Smart TV’s, Smart Phones, What’s Behind Smart Devices?
It’s not difficult to be “smart” these days. We wake up in the morning and check our social media feeds on our smart phone while turning on our smart TV to get the latest weather updates, and possibly even opening our smart refrigerator that has already made note we are running low on milk for our morning coffee. In the near future, it’s not far fetched to think we could drive our autonomous car to work thanks to the infrastructure our smart city has installed to manage traffic flow during rush hour.
Nearly every aspect of our lives is connected to some device transmitting data back to a data centre. According to IDC, by 2025, the average person will interact with connected devices nearly 4,800 times per day – one interaction every 18 seconds. That is a bit mind-boggling to think about. Even more so when you consider the amount of data we are creating today is going to quintuple to 175 zettabytes by 2025. Zettabytes are so large that this analogy from IDC puts it into perspective: “If you were able to store the entire Global Datasphere on DVDs, then you would have a stack of DVDs that could get you to the moon 23 times or circle Earth 222 times.”
With data being the most valuable commercial asset on the planet right now, there is no doubt of the impact we are seeing from smart devices on the data centre industry. There are three key areas we see primarily being impacted – expanding to the edge, data security/privacy, and energy efficiency. One of the most talked-about impacts of smart devices is how the edge is augmenting the core computing of a traditional data centre. With 10% of today’s enterprise data produced and processed outside of centralized data centres, we are beginning to see a redefinition of what and where is the most optimum place for the processing, storage and compute power for data. Data centres are being thrust into the heart of the conversation when it comes to providing the application and/or service with the best “fit for purpose” solution rather than “a take it or leave it ” approach which has been the case in many instances to date.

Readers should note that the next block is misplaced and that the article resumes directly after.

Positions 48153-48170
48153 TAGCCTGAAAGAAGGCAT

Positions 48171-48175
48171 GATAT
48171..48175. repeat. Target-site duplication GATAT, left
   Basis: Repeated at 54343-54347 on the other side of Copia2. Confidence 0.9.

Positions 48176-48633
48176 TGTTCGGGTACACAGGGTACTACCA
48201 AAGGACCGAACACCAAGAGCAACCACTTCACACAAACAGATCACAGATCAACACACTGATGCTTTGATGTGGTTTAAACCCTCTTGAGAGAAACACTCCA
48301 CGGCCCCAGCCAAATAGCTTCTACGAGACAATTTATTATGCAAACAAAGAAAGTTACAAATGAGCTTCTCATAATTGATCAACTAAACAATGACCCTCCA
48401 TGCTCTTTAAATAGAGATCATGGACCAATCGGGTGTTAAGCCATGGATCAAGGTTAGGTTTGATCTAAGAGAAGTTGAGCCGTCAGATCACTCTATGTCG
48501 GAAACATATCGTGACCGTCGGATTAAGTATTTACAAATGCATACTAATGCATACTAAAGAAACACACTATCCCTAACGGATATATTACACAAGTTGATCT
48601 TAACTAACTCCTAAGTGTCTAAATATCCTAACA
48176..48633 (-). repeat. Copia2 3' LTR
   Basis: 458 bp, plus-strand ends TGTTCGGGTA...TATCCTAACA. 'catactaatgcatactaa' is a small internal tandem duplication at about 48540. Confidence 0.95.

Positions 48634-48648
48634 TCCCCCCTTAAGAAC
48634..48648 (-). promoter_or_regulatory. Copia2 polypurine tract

Data security and privacy coalesce around the concept of trust. Consumers need to have faith in the systems that touch their data every step of the way. As a result, cloud providers, social media companies, data centre providers, businesses, and even governments, all need policies that put security by design and privacy by design as the fundamental pillars to build upon when it comes to protecting data. Consequences could be catastrophic if we don’t do the right thing in the right way in the right order. Once a smart device is compromised, the integrity of the complete system is at risk. The device is no longer an asset, but becomes a liability.